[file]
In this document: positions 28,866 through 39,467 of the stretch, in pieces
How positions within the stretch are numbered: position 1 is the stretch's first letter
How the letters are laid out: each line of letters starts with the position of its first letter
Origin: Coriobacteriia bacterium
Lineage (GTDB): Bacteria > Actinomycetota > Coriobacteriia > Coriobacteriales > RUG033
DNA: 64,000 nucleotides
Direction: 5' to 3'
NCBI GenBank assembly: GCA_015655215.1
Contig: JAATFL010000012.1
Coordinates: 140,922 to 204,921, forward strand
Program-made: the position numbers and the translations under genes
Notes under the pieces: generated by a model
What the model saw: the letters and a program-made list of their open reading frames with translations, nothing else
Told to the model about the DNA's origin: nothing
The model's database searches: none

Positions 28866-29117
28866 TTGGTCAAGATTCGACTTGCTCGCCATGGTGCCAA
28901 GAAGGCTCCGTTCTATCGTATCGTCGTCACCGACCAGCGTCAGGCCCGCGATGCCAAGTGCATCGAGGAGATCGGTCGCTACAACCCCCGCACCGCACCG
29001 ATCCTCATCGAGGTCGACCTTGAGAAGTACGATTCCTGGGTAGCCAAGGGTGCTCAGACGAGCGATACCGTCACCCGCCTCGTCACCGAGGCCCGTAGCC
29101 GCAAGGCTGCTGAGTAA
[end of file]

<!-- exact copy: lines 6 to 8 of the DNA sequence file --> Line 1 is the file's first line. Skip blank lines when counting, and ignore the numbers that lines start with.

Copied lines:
DNA: 64,000 nucleotides
Direction: 5' to 3'
NCBI GenBank assembly: GCA_015655215.1